Post by ken » Sun Oct 15, 2017 5:00 am

davidm wrote:
Sun Oct 15, 2017 1:09 am
ken wrote:
Sat Oct 14, 2017 11:50 pm
Back to the question that I actually asked, How long would the trip take? (You do not have to be precise, I would just like the approximate answer).
I effing answered the question you actually asked! Can you not read?

The one-way trip would take 70 days, give or take, from the point of view of the guy on the UFO. The one-way trip would take just over three years, from the point of view of people on earth.

What part of this do you not grasp? Please elaborate!

Christ, this is exactly like dealing with PauloL in the evolution thread!
You seem to be missing the whole point of what I am writing in this relativity thread.

My question was "How long would the trip take?" I did NOT ask how long, to different people, would they THINK nor would the trip take?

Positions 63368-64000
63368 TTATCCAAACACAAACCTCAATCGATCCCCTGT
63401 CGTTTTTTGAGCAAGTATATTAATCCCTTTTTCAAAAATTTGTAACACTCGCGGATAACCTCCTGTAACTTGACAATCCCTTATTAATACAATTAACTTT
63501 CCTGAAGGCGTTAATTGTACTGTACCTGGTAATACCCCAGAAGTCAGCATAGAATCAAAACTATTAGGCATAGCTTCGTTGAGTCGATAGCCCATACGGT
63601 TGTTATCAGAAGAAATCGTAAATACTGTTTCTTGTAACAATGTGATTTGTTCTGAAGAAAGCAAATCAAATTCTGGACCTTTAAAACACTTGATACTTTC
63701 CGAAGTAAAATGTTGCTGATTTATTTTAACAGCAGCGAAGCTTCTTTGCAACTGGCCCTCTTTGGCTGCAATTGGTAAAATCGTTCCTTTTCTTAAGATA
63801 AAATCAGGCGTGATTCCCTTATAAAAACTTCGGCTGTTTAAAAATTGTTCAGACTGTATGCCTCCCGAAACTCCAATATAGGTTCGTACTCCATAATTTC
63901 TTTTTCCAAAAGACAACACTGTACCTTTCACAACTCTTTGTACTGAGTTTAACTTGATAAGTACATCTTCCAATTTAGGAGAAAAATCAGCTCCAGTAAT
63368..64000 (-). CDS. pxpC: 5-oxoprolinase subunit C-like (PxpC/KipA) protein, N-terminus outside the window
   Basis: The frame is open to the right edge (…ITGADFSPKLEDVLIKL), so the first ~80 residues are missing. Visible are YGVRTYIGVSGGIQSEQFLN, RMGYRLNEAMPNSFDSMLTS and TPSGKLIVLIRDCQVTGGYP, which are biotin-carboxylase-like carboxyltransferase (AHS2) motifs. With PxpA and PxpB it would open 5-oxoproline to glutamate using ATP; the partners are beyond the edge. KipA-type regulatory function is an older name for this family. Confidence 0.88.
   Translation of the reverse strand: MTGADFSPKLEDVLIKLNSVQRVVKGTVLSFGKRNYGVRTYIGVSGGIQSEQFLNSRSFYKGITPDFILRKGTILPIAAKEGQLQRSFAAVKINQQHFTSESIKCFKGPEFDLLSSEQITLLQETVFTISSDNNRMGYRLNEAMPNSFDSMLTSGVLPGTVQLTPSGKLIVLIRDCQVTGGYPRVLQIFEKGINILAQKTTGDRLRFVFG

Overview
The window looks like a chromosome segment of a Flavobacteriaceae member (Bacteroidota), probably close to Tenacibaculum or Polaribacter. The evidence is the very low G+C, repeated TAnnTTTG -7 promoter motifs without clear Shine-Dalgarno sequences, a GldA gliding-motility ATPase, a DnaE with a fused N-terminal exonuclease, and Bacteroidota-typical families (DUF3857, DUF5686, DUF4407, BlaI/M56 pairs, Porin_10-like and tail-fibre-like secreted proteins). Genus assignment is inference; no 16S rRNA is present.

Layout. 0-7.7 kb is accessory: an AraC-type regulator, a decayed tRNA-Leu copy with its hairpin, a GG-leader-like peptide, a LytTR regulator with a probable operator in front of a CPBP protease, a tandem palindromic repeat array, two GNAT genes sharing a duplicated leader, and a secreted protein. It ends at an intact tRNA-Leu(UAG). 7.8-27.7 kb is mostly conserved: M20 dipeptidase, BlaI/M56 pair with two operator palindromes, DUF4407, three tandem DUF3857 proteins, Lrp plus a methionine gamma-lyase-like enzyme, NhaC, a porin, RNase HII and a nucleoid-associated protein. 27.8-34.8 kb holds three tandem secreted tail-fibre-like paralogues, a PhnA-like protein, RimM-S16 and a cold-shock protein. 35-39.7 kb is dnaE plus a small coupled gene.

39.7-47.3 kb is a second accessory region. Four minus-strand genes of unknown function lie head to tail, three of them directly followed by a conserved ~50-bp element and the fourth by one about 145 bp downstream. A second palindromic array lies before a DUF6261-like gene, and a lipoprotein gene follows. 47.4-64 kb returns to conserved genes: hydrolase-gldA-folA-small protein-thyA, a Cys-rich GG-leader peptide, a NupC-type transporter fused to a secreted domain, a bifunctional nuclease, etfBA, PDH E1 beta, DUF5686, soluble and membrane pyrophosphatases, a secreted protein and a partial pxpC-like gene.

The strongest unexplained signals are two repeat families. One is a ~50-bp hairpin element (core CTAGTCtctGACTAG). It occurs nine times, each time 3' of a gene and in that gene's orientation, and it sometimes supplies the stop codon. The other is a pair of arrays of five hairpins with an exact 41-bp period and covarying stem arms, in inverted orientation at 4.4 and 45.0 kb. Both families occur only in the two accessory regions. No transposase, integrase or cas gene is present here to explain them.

The question is, how long would the actual trip take?

How can one trip take two different lengths of "time"?

Obviously there can be different perspectives of the length the trip takes, coming from different observers, who have different advantage points, and/or differing points of views, but surely there is only one correct answer of how long the trip actually took.

Even you said the trip would take 70 days from the human being doing the traveling. Lets us say that that human being has one eight hours sleep a day, a 'day' being 24 hours tick-tock clock on earth, and has three meals a day, so, to you, does that mean that that human being would have 70 times eight hour sleep and 210 meals? And, to you, while the people on earth would continue on for just over 3 years in the exact same "time" period?

Also, when the human being in the ufo land on the other planet and look back to earth, what would the date be that that human being was seeing on earth, and, what would the actual date be on earth?